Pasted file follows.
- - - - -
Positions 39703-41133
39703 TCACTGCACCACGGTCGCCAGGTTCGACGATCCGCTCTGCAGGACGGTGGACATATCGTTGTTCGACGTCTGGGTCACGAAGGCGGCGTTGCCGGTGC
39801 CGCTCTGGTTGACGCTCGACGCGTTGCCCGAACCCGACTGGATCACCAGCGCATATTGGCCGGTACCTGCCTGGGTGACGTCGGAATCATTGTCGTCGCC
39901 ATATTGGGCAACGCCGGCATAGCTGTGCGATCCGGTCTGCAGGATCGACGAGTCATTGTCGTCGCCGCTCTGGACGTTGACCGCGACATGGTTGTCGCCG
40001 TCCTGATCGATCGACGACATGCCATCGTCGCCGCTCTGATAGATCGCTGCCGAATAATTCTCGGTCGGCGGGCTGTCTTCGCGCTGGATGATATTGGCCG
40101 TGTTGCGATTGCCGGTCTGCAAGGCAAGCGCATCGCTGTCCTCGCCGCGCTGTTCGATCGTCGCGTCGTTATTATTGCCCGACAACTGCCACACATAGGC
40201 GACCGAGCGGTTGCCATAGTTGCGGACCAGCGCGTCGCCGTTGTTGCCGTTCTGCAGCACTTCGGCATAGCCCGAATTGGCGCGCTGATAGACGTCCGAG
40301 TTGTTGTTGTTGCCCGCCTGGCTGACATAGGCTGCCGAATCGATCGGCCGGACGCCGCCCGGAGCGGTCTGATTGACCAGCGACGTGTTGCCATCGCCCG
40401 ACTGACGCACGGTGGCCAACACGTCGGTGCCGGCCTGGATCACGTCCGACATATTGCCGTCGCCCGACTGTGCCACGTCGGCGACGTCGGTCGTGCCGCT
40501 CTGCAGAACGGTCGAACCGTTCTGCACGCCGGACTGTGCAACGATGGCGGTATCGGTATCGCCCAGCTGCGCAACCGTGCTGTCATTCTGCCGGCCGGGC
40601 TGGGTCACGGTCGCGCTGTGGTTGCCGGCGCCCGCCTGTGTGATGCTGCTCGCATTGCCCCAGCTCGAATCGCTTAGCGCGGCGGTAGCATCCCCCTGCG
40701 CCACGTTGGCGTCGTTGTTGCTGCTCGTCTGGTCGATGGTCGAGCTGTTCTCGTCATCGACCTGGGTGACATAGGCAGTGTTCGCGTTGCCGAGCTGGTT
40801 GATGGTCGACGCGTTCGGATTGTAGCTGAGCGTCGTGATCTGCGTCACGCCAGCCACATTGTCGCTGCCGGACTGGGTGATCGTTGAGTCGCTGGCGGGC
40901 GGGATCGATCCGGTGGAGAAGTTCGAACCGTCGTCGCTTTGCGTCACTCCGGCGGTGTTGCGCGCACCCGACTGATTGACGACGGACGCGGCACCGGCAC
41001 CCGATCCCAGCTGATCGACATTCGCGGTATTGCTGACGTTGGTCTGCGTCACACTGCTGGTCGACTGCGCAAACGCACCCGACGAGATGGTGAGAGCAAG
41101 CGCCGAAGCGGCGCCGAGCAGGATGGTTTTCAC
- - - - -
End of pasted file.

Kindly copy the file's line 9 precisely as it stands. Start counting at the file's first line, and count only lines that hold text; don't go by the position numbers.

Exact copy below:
40401 ACTGACGCACGGTGGCCAACACGTCGGTGCCGGCCTGGATCACGTCCGACATATTGCCGTCGCCCGACTGTGCCACGTCGGCGACGTCGGTCGTGCCGCT